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The differences between EMR and EHR have largely eroded but speak to the maturation of health IT use among providers.

Executive Director - Friday, April 06, 2018

The terms electronic medical record (EMR) and electronic health record (EHR) have become widely synonymous, but they did not start that way and some still argue that a distinction between is necessary to restate.
Healthcare organizations and providers have a greater tendency to still use EMR when discussing the health IT system in use by clinicians in the treatment of patients, but many have gravitated toward saying EHR when describing this technology. And there is ample evidence to suggest that the shift is the byproduct of a nationwide effort to promote health data exchange and interoperability.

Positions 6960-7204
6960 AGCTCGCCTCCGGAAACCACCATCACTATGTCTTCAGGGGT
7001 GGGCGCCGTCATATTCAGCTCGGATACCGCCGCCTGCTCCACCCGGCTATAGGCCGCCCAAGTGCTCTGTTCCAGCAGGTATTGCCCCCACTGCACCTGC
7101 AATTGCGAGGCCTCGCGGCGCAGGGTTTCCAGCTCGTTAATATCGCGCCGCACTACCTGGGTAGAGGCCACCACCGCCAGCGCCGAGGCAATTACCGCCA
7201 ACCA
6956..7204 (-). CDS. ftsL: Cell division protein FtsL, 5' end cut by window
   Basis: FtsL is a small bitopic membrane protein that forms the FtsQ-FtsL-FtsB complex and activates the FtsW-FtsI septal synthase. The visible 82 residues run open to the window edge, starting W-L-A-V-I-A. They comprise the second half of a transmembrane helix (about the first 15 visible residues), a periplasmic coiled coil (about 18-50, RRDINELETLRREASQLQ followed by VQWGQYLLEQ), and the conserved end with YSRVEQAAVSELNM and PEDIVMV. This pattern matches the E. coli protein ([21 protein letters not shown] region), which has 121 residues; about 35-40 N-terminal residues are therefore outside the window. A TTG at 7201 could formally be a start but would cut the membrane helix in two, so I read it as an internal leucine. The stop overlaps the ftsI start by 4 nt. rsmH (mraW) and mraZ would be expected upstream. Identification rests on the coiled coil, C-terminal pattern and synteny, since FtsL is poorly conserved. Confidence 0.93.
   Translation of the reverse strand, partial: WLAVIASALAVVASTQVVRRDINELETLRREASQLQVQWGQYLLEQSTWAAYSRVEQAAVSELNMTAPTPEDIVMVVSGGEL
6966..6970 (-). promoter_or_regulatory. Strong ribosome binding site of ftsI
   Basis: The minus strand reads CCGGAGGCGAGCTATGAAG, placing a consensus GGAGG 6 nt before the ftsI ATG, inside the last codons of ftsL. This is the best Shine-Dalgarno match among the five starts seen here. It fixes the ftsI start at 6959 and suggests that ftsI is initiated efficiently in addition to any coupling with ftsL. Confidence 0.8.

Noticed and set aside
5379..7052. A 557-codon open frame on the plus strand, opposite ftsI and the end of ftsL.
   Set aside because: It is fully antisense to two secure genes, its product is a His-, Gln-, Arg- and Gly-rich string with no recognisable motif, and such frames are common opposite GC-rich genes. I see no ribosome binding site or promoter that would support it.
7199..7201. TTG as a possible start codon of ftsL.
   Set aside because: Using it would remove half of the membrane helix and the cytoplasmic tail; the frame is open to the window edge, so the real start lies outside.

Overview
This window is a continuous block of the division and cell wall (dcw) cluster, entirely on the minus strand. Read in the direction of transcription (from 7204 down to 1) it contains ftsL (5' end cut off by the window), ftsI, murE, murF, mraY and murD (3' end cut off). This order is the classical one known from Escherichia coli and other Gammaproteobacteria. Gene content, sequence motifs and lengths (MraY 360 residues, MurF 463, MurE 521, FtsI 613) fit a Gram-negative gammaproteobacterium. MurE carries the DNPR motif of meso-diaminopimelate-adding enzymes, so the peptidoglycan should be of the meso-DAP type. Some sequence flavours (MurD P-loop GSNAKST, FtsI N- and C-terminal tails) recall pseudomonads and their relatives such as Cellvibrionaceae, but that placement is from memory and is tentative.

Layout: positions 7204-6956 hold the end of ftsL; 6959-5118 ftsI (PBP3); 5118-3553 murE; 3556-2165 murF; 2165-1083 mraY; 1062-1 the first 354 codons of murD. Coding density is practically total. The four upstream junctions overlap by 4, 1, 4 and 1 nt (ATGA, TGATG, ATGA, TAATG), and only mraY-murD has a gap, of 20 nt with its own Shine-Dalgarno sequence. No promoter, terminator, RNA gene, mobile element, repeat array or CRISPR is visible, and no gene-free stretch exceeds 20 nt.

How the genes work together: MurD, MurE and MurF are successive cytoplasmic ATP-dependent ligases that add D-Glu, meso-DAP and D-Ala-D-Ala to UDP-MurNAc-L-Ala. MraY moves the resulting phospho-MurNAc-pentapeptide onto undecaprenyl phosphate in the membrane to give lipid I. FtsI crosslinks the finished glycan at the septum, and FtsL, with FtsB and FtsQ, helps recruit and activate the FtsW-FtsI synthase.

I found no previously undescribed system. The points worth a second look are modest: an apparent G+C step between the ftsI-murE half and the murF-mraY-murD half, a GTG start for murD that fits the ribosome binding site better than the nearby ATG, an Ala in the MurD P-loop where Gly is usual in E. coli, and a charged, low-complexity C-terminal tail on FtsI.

While EHR is common parlance nowadays, that was not always the case. With EMR usage waning for a large portion of the healthcare industry, an understanding of the EMR/EHR difference demonstrates how far the industry has come — and the progress still needed to be made.

RATIONALE BEHIND DIFFERENT DEFINITIONS

Ironically, the federal agency with the responsible for promoting the adoption of certified EHR technology (CEHRT) over the past seven years has very little say on the subject of EMR versus EHR.
CMS provides this tidbit of insight on the subject relative to the EHR Incentive Programs:


https://ehrintelligence.com/features/emr-v.-ehr-electronic-medical-health-record-differences?elqTrackId=6ab45c846da843759d8c118168fb45eb&elq=88653b7c349c4d0d8802dd8d672bdf08&elqaid=5174&elqat=1&elqCampaignId=4804

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